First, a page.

Expectations still high for retooling ASU
By Craig Haley, FCS Executive Director
Philadelphia, PA (Sports Network) -
If, and perhaps when, Appalachian State makes a move to the Football Bowl Subdivision, head coach Jerry Moore will miss having his team work toward participating in a national playoff.
Playing in the R&L Carriers New Orleans Bowl just doesn't compare to the playoff system in the Football Championship Subdivision, of which ASU won three straight national titles under Moore from 2005-07 and has appeared in over each of the last six seasons.
"I don't think there's anything more gratifying than winning the national championship," he said. "Now if you're playing a bowl game for a national championship, that's a different category. But if you're going to go play a bowl game, just a bowl game, and you win the bowl game and everybody gets excited for four or five days, no, there's nothing like winning the national championship. And I've had the opportunity in my career to be part of both."
At least until Appalachian State moves up from the FCS, Moore has raised the expectations almost to the point that it's national championship or bust.
Such thoughts might have to be tempered this season considering the Mountaineers face a significant hurdle in just winning a seventh straight Southern Conference title.
ASU, which finished 10-3 last season, lost 10 starters while Wofford, which shared the SoCon crown with the Mountaineers last, and Georgia Southern, which reached the FCS national semifinals, return veteran squads. Plus the likes of Chattanooga, Elon and The Citadel may create waves in the conference race.
Jerry Moore has raised the expectations almost to the point that it's national championship or bust.
ASU opponents, though, will have to contend with the team's new look on defense. The Mountaineers are switching from a 4-3 alignment to a 3-4. Moore and defensive coordinator Dale Jones have instituted the switch to maximize the talents of their personnel, especially the gifted linebackers.
Junior Lanston Tanyi, who missed last season because of a toe injury, has the ability to drop from defensive end to linebacker. The Mountaineers have a pressure defense and Tanyi's pass-rushing ability will help offset the loss of top returning tackle Justin Wray, who will miss the season after upcoming offseason shoulder surgery.
"We match up on paper what the 3-4 is supposed to do," said Moore, who is one win shy of 200 at ASU through 22 seasons. Overall, he is second among active FCS head coaches with 226 wins.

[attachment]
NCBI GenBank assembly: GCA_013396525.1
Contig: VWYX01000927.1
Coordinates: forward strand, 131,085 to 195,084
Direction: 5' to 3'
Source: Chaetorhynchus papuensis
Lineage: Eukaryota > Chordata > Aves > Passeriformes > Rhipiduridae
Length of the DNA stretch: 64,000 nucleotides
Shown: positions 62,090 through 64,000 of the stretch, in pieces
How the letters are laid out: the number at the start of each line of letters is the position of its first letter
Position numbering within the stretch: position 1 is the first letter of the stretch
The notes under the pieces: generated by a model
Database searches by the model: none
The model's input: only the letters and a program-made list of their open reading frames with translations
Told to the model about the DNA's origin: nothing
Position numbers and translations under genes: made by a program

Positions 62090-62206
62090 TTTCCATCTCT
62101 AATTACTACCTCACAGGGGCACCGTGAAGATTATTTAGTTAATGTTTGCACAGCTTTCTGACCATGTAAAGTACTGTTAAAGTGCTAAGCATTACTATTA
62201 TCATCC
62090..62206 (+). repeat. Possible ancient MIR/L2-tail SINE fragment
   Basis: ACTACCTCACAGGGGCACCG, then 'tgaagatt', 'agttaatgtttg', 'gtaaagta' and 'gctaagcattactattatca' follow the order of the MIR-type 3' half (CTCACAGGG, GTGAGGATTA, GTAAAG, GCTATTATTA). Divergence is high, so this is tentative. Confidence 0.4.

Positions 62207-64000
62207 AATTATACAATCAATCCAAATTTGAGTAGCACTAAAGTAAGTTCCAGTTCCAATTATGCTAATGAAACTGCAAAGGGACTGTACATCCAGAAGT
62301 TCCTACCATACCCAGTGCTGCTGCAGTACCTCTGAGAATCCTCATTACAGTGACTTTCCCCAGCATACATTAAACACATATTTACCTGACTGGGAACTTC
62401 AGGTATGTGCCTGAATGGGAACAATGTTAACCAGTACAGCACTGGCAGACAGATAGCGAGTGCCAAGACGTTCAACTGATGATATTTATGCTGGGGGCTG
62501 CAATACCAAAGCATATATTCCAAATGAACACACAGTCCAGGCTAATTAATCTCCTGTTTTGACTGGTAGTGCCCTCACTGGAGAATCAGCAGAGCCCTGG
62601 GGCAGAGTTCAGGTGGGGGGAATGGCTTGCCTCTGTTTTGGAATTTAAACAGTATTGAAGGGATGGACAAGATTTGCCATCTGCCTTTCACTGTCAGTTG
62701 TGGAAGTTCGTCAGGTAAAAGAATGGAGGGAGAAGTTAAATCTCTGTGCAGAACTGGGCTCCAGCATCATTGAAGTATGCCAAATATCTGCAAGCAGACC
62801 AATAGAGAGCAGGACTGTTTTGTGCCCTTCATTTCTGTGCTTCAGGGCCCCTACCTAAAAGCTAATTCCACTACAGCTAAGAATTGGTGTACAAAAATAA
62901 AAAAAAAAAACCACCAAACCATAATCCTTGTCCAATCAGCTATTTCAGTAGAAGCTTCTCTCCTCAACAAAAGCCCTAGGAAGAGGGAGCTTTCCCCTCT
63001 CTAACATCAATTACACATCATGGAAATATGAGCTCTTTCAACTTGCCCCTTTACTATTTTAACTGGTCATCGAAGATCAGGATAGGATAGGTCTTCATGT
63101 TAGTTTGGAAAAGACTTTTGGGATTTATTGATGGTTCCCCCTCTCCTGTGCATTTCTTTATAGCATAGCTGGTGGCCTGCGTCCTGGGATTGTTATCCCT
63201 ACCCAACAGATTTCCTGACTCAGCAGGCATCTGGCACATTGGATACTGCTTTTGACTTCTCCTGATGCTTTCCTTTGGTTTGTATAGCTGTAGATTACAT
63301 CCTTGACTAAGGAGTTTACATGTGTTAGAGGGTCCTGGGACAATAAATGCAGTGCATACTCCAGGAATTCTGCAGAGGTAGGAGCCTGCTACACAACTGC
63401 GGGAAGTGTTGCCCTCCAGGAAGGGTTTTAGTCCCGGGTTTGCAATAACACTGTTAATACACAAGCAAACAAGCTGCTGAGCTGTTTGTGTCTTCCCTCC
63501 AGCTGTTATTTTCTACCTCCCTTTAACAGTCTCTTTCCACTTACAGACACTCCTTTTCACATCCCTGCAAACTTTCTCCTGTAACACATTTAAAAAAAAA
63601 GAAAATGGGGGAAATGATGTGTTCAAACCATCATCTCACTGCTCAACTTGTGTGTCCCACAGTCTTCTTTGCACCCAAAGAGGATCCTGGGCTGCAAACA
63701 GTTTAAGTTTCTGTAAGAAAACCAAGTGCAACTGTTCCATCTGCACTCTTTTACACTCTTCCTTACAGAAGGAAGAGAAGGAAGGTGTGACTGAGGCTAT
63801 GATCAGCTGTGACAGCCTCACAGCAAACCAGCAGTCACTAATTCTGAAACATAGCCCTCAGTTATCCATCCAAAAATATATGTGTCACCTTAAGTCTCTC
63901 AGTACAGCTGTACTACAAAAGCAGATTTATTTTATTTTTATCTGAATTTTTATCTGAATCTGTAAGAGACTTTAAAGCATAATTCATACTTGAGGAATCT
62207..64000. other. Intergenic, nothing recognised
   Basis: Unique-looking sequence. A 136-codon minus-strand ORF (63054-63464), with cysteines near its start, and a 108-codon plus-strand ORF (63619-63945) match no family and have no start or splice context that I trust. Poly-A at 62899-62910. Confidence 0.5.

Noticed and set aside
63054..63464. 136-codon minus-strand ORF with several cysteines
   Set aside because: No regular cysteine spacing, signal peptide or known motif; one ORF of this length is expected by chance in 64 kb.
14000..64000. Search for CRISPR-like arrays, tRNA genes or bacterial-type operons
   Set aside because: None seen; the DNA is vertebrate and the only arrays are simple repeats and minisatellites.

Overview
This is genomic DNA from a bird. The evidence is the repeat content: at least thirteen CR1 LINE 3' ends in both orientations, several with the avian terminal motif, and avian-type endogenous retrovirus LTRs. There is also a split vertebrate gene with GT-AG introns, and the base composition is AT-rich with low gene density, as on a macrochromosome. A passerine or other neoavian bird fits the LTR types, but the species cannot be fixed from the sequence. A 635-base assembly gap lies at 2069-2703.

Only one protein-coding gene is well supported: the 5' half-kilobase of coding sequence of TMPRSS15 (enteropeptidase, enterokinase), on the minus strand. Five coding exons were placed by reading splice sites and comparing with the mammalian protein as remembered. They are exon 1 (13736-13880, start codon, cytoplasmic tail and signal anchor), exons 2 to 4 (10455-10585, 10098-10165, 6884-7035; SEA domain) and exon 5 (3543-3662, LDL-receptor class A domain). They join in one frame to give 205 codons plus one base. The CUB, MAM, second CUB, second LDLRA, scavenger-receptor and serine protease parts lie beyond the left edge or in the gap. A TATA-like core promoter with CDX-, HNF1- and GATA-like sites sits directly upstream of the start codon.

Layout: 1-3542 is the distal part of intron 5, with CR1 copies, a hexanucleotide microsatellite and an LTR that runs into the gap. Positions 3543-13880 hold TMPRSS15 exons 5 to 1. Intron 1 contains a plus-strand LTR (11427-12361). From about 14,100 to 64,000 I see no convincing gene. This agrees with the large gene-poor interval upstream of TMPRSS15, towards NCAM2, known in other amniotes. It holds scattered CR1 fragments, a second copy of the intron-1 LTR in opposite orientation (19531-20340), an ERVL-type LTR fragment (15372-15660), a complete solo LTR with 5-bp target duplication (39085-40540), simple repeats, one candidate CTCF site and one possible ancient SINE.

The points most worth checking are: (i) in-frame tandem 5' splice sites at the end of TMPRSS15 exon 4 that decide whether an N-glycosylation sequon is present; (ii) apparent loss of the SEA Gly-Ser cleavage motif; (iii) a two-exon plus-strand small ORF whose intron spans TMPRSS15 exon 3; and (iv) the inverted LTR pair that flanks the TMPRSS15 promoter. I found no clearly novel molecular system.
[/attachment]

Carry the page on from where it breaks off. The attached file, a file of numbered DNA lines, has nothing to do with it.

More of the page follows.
"Just like in 2004, when we went to the spread offense, we had the players to do it. And I think that we've got the players to do this. But also, I remember, first game, we played Wyoming. On the plane coming back, I was ready to go back to the I - huddle them up and call the power play. And then things turned for us. Virginia Tech will be an awesome team to open up against (Sept. 3), certainly test every aspect of your football team. And particularly with us, the new defense, the 3-4."
The Mountaineers are one of the few FCS programs that can feel reasonably good about their national title hopes even after losing three players to the NFL Draft -- strong safety Mark Legree, center Daniel Kilgore and middle linebacker D.J. Smith -- and two other All-SoCon first-team selections -- defensive end Jabari Fletcher and place-kicker Jason Vitaris.
The new defensive scheme worked particularly well during spring practice. Junior linebackers Brandon Grier, Jeremy Kimbrough and John Rizor, senior nose tackle Dan Wylie, senior cornerback Ed Gainey and junior cornerback-turned- strong-safety Troy Sanders will be asked to stabilize the defense in the midst of its losses.
There are few better returning talents in the nation that senior quarterback DeAndre Presley, who finished third in the voting for the 2010 Walter Payton Award (sponsored by Fathead.com), which is given to the FCS player of the year. After he replaced 2008 and '09 Payton Award winner Armanti Edwards, Presley threw for 2,631 yards and 21 touchdowns, and rushed for 1,039 yards and 13 touchdowns.
"He's a little bit more vocal actually than Armanti was," Moore said, "but Armanti was a great leader just for what did on the field. DeAndre's a lot the say way, they're not big locker-room gabber guys. They go about their business. And I think our team respects that."
Running back Travaris Cadet returns for his senior season after leading ASU in all-purpose yardage last season (1,694 yards; 130.3 per game). Senior wide receiver Brian Quick will be one of the top FCS selections in next year's NFL Draft, but sophomores Jamill Lott, Andrew Peacock and Tony Washington are stepping into bigger roles in the passing game. Senior Ben Jordan is one of the best tight ends nationally.
The offensive line is being rebuilt. Right guard Matt Ruff and right tackle Orry Frye, a pair of seniors, are its two returning starters.
"We're going to be young," Moore said. "We've got some older skill guys, the quarterback's coming back. We have two or three nice receivers. Up front we're young. Defensively we've gone to the 3-4. And I don't think you get a real test on that until you play some good football teams, and we open up against a very good one - Virginia Tech. We're going to have an idea what we're facing after that ball game."